Friday, May 5th, the Associated Press headlined a report that
military commanders have been warned to get troops in line.
The military brass are whingeing about the lack of discipline that has resulted in the burning of Korans, in photos of GIs urinating on dead Afghans, and the latest ones that show smirking GIs holding a suicide bomber's body parts.
Marine Commandant James Amos informed his subordinates: "The undisciplined conduct represented in these incidents threatens to overshadow all our good work and sacrifice."
Ditto for Army General Ray Odierno, Marine General John Allen, and "General" Leon Panetta.
The report goes on, "The incidents have reinforced the perception of Americans as unfriendly, or as occupying forces who do not understand the culture or religion of the people they are supposed to protect."
The oft-voiced complaint, however, by military personnel serving in Afghanistan is that they do not know why they are fighting there, whom to befriend and whom to kill. "What is the mission?" they ask.
If General Smedley Butler's "War Is A Racket" were required reading for all inductees, the mission would be clear. Butler spelled it out in his booklet:
I spent 33 years and four months in active military service and during that period I spent most of my time as a high-class muscle man for Big Business , for Wall Street and the bankers. In short, I was a racketeer, a gangster for capitalism. I helped make Mexico and especially Tampico safe for American oil interests in 1914. I helped make Haiti and Cuba a decent place for the National City Bank boys to collect revenues in. I helped in the raping of half a dozen Central American republics for the benefit of Wall Street. I helped purify Nicaragua for the International Banking House of IMG1 Brown Brothers in 1902-1912. I brought light to the Dominican Republic for the American sugar interests in 1916 . I helped make Honduras right for the American fruit companies in 1903. In China in 1927 I helped see to it that Standard Oil went on its way unmolested. Looking back on it, I might have given Al Capone a few hints. The best he could do was to operate his racket in three districts. I operated on three continents.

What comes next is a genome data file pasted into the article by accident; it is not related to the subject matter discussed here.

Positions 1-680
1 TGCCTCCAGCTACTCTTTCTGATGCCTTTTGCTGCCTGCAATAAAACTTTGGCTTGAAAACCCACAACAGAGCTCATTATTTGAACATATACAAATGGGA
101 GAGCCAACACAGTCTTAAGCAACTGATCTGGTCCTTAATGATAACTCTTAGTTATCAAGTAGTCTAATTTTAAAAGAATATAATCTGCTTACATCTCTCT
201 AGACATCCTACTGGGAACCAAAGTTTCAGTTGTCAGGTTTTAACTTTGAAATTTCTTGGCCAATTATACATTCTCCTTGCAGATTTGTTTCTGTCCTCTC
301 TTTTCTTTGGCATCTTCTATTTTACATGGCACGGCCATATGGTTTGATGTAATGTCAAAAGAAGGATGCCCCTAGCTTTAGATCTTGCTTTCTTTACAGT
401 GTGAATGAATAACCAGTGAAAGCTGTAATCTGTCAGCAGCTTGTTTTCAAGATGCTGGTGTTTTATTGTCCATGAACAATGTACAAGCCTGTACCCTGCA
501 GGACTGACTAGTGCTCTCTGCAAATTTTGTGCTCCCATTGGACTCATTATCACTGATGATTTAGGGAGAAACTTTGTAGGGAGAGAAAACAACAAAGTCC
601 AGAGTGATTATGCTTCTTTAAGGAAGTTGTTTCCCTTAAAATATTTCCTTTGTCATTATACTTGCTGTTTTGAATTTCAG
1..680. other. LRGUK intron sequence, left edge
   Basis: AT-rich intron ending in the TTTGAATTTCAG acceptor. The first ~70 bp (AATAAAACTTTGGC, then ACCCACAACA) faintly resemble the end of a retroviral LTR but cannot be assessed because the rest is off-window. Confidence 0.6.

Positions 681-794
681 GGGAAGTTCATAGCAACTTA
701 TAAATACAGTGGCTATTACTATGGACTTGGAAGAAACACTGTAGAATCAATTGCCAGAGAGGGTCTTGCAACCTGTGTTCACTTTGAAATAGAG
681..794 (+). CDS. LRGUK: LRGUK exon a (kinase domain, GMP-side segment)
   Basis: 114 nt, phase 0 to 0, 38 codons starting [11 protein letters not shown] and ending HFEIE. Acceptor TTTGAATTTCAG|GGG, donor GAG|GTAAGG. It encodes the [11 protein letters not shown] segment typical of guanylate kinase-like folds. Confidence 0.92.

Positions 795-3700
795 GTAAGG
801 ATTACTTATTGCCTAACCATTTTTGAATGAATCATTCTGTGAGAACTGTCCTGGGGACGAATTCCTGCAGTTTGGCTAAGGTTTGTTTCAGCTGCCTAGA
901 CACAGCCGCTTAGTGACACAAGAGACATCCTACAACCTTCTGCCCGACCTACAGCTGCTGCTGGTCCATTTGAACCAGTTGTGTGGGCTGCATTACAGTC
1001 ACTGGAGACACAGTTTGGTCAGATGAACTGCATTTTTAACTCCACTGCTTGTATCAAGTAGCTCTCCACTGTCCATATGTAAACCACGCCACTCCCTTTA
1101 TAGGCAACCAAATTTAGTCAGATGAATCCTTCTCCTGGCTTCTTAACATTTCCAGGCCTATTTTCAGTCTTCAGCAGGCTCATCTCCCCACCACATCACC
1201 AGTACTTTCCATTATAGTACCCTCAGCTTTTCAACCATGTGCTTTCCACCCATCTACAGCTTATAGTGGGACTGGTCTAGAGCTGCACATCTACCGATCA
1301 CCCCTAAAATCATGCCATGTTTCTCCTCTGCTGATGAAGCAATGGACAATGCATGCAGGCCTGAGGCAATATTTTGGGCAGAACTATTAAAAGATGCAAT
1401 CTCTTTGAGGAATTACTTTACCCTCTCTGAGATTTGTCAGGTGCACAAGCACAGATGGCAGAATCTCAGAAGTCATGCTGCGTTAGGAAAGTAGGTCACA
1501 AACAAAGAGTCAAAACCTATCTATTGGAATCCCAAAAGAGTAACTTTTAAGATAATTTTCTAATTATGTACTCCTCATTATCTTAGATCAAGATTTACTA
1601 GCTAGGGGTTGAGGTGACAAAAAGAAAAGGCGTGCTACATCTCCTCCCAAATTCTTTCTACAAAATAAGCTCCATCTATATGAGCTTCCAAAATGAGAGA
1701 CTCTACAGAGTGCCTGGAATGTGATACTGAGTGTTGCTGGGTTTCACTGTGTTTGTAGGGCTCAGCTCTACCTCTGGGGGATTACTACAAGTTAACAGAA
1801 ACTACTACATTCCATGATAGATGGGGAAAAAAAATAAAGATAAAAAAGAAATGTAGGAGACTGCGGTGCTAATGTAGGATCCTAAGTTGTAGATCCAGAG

Speaking of oil, publications such as "Mother Jones" and "Counterpunch" have reported on the connections between the Taliban, Bush Jr, Dick Cheney, and UNOCAL, an oil and gas consortium based in California.
A summary of their findings: In 1995 after the Taliban gained control of most of the country including Kabul, UNOCAL executives began to look for an agreement to build an oil pipeline from the Caspian Sea region across Afghanistan to Pakistan for easy access to the Far East petroleum market. The Clinton administration helped out by lobbying the Taliban on UNOCAL's behalf.
In 1997, Taliban leaders were flown in to Sugarland, Texas several times during that year to discuss a contract with UNOCAL. They also visited Washington, seeking recognition. UNOCAL's chief competitor was Argentinia's BRIDAS, a privately-owned oil and gas company.
What the Taliban wanted from a deal were agreements to allow tapping into the line for local consumption and investment in infrastructure like roads, water supplies, telephone and electric power lines. BRIDAS said, "Yes," but UNOCAL said, "Uh-uh." Unfortunately for the Taliban, BRIDAS could not come up with financing for the project.
In 1998, UNOCAL's Vice President, John J. Maresca, a former U.S. ambassador and all-round factotum, testified before a congressional subcommittee on Asia and the Pacific that his consortium needed to see a stable, internationally-recognized government established in Afghanistan before signing any agreement. In addition, the corporation needed assurances that its workers would be protected while constructing the section of the pipeline that crossed Afghanistan.
In 2000, Enron, yes -- that Enron -- the energy, commodities and services company, began expressing an interest in building a pipeline in the region. In 2000, it was the biggest contributor to George W. Bush's bid for the presidency. Enron executives visited the White House as well as meeting with VP Cheney more than once in Bush's first months in office.
Nine months after his inauguration in January 2011, Bush let 9/11 happen on his watch and ordered the invasion of Afghanistan on October 7th. During the same month, Enron became mired in a financial scandal and by the end of the year had filed for bankruptcy.
With no evidence that the Afghan government was behind the 9/11 attack, Bush made the Taliban the enemy in his announcement of hostilities: "More than two weeks ago, I gave Taliban leaders a series of clear and specific demands: Close terrorist training camps; hand over leaders of the Al Quaeda network; and return all foreign nationals, including American citizens, unjustly detained in your country. None of these demands were met. And now the Taliban will pay a price."
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